Expand All | Collapse All

Basically, there are two parts to being able to come to the US.

First, you need to qualify for some immigration status or benefit – you must be eligible for one of the many paths to a green card, for one of the many non-immigrant visas types, or for one of several other ways someone can legally come to the US.

Second – and this is where all grounds for inadmissibility come in – there must be nothing which prohibits you from coming to the US: there must be nothing in a person’s background that meets a long list of things that would make the US wish to keep them out (make them “inadmissible” to the US).

On this list of things that might prohibit a person from becoming a permanent resident is something called the “Public Charge” ground of inadmissibility – the idea that if you will need certain kinds of assistance from the government to survive in the US, you shouldn’t be permitted in.

In the context of an employment-based application to enter, normally the salary offered for the position allows the person trying to enter to overcome this ground for inadmissibility.

However for a family-based application – such as an application based on marriage to a US citizen – the petitioner must pledge to provide support. This is done by signing an Affidavit of Support – a binding contract with the US government saying not only that the petitioning relative will provide support to the person being sponsored, but also that the person will reimburse the government for support provided to the sponsored individual. There are actually two different types of “Affidavit of Support,” used in different contexts.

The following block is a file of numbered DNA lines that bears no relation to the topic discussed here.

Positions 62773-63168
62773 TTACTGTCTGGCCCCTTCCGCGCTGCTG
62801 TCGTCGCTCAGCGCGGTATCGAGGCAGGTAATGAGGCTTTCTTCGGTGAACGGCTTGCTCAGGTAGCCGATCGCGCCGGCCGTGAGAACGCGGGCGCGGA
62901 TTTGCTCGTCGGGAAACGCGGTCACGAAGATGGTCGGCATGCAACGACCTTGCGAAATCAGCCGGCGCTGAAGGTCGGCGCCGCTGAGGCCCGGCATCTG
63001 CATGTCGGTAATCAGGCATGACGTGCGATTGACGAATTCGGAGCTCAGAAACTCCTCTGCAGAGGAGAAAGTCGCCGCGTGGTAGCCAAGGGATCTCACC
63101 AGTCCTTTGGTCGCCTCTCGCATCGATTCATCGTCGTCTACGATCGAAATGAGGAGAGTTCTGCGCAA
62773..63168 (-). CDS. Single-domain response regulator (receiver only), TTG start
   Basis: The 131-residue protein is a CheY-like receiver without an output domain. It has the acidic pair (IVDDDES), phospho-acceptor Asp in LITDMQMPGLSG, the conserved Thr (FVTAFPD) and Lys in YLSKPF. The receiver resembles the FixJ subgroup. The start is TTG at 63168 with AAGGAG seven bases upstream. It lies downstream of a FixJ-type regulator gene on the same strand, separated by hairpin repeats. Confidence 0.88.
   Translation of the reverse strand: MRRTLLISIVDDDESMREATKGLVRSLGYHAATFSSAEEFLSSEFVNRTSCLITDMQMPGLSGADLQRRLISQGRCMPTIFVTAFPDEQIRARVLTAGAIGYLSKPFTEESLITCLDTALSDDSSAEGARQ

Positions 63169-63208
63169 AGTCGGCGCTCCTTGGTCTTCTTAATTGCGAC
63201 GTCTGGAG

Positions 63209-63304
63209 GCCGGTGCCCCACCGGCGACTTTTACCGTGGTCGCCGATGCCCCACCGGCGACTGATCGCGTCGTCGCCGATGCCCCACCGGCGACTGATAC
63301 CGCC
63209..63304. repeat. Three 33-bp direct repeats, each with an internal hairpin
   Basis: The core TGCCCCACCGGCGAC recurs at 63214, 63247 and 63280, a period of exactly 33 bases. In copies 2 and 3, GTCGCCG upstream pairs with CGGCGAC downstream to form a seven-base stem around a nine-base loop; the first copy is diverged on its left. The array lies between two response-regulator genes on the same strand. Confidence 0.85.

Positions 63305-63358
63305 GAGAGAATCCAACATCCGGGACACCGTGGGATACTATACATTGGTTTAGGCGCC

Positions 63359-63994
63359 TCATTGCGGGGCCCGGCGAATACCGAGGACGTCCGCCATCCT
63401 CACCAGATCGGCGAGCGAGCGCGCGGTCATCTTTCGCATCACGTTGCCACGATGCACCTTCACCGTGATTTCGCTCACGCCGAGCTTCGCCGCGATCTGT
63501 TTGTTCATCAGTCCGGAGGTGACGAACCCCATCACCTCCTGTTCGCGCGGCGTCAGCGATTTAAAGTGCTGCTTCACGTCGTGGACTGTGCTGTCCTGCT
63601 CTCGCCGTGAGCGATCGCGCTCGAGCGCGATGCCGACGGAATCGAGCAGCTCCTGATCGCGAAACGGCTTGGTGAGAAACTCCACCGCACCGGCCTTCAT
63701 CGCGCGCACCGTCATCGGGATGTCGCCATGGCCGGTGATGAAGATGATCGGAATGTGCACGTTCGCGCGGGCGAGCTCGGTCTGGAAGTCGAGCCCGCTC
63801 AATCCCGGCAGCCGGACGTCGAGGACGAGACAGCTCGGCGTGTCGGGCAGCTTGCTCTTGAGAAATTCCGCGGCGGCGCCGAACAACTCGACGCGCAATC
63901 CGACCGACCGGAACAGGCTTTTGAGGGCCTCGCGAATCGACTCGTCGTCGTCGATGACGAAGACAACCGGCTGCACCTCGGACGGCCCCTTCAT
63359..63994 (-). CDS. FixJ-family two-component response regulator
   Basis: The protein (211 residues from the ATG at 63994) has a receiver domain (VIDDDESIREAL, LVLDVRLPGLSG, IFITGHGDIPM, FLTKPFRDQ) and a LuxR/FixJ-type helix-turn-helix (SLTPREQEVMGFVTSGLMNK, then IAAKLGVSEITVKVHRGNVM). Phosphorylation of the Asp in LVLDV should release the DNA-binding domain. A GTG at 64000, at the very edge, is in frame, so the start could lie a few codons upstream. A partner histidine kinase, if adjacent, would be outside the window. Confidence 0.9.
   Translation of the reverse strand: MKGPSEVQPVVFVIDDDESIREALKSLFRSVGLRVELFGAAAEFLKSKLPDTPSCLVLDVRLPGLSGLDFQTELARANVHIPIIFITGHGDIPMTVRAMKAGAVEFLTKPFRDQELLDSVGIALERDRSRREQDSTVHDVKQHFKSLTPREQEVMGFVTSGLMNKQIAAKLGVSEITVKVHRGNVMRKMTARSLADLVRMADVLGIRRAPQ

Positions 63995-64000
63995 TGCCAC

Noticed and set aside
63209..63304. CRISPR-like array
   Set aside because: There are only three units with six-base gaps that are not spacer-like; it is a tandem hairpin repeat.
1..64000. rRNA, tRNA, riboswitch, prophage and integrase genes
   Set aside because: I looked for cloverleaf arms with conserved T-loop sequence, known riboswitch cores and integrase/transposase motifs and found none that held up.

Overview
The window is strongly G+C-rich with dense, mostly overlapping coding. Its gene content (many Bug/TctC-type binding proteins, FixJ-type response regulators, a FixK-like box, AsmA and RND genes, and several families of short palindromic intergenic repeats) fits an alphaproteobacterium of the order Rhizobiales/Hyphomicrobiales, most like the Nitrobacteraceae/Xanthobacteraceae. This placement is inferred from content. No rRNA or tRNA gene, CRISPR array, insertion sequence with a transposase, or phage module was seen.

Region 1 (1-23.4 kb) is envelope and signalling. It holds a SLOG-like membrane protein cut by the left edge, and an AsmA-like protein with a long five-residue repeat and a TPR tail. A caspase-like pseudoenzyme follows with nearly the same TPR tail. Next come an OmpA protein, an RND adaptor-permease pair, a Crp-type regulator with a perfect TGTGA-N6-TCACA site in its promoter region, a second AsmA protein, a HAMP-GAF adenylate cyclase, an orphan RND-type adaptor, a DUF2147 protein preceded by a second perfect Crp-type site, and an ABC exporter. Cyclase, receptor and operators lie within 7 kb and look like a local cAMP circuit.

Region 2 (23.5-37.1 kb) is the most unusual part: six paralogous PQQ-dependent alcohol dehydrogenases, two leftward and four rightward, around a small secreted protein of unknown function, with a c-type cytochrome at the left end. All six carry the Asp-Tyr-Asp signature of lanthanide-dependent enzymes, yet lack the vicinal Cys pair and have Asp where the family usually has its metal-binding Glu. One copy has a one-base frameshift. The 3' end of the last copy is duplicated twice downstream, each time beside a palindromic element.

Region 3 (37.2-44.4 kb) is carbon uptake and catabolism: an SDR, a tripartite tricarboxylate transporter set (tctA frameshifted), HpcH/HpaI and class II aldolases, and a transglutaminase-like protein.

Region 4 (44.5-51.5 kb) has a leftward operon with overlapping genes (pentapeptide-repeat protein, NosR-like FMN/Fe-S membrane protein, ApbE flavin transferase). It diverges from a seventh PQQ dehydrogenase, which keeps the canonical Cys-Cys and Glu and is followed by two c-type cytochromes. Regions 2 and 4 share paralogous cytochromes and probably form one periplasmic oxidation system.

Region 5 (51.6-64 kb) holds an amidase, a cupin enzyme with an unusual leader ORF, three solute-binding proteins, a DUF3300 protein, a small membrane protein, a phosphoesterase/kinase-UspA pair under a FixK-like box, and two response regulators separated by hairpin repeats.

These days, even a valid Affidavit of Support reflecting current income may only be the start of overcoming this issue.

Not necessarily.

While all family-based petitioners must sign such an agreement, certain requirements must be met for the petitioner’s Affidavit of Support, without more, to overcome the public charge ground. One is that the person signing must be a citizen or permanent resident of the US, domiciled (making their home) in the US. The first part isn’t an issue – they would need to be a citizen or permanent resident to be petitioning to begin with.

However, where the petitioner has been living abroad with the beneficiary, the “domicile” requirement may cause a problem. This can often be overcome by a showing that the petitioner had an immediate intent to return along with the beneficiary. Another – and a very significant – requirement is that an Affidavit of Support needs to reflect sufficient financial means so as to ensure the government that support (or reimbursement to the government for support) can be provided. In most cases, this means that the petitioner needs to show income of 125% of the federal poverty line income for the relevant area for a household the size of the petitioner’s (counted as the petitioner, the person being sponsored, any other dependents of the petitioner, and anyone else that the petitioner has signed an affidavit of support for in the past). In some cases, less than 125% of poverty line is acceptable.

There are actually several possible ways to solve this: